Interscholastic Newsletter – November 2014

Published on November 3, 2014


By Don Dennison, NISOA National Clinician and Assessor

I have been retired from active soccer officiating now for several years after having worked over 4000 matches. I still stay active in the sport as a clinician and assessor. Further, I have a granddaughter playing goal keeper on a high school varsity soccer team.

Accordingly, I have attended many high school games in the past several years officiated under the rules of NFHS and I am somewhat disappointed at what I have seen on the field of play. In general, the matches have been well officiated, but much more needs to be done to improve the officiating at the high school level.

My major observations relate to the fitness levels of the officials and to their understanding and application of the High School Rules of the Game and their erroneous use of FIFA and NCAA Rules in some situations. Referees that perform at the top level have several things in common – their fitness level is excellent and they have a complete understanding of the differences between the NFHS Rules of the Game and other Rule Books formulated by other organizations to which many high school players are exposed through summer leagues or games watched on television.

It is apparent that many states do not require their soccer officials to maintain a certain fitness level or to participate in mandatory fitness testing. This shows up on the field when the center referee cannot keep up with the play and attempts to call fouls at a great distance from where the action took place. Additionally, many ARs do not or cannot maintain a position even with the 2nd to last defender or the ball. Similarly, when the dual system is employed, the trail referees do not always move downfield a sufficient distance to monitor the play.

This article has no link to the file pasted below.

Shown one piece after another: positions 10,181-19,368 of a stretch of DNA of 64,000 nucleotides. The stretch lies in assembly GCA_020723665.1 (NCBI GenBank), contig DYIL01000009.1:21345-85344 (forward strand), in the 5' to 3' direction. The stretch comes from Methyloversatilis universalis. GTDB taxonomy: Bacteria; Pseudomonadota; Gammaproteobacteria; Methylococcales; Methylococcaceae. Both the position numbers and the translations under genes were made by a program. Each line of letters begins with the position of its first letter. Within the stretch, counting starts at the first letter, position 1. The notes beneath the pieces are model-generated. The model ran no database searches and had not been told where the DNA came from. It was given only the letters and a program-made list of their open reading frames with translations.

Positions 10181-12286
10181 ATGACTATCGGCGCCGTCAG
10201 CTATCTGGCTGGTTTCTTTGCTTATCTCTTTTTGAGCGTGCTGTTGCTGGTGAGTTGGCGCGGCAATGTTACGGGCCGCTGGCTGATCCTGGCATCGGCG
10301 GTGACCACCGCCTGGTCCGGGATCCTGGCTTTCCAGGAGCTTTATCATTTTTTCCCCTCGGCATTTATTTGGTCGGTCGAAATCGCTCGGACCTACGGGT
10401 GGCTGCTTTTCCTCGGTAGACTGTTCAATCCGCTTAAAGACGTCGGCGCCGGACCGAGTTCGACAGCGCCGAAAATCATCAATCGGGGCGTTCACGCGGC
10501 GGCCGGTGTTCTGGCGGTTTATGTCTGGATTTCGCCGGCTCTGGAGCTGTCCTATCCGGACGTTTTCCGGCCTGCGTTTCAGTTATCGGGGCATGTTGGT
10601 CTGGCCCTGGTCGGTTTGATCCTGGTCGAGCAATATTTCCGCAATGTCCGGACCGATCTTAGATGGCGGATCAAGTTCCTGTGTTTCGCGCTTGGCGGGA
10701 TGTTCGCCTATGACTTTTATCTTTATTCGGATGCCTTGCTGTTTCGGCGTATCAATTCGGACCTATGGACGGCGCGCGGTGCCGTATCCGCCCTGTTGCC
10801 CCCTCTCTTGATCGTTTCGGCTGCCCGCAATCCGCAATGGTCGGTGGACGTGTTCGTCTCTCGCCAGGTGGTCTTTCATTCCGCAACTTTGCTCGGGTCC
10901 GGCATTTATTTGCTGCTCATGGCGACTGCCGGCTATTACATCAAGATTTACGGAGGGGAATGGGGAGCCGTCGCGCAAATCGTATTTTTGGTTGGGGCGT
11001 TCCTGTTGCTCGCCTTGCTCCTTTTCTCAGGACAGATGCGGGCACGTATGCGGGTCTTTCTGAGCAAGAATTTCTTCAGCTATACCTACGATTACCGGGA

Misapplication of the high school rules has been noticed on far too many occasions. This year alone, I have seen referees at the coin toss applying the FIFA Law, requiring the losing team to take the kickoff rather than giving the winning team a choice of kick-off or goal to defend. See Rule 5, Sec. 2., Art.2,d,3 . I have seen a drop ball situation, where the referee dropped the ball in front of the goal keeper so she could pick it up and punt or otherwise distribute the ball rather than drop the ball between two opposing players as required by the NFHS Rules. See Rule 9, Sec. 2, Art.3

Similarly, I noticed that after an injury to a field player when the keeper had the ball in his hands, the referee dropped the ball rather than awarding an indirect free kick as mandated by the rules. Rule 13, Sec.2, Art. 3,b

Professionalism is another area of concern. I have witnessed a team of officials not all wearing the same sleeve length shirts, arriving at the game site late or without sufficient time to inspect the field and the players. As a result, goal keepers have been seen without the proper numbers on their uniforms, jewelry being worn and a captain’s band worn around the stocking and of a color different from the stocking. See Rule 4, Sec. 1, Art. 1,b

These high school games are extremely important to the players and to their schools, and it is incumbent for the officiating team to treat these games with the same sense of importance and professionalism. We must all strive to do better on the field, to thoroughly know the proper rules and their application and to improve our level of fitness.

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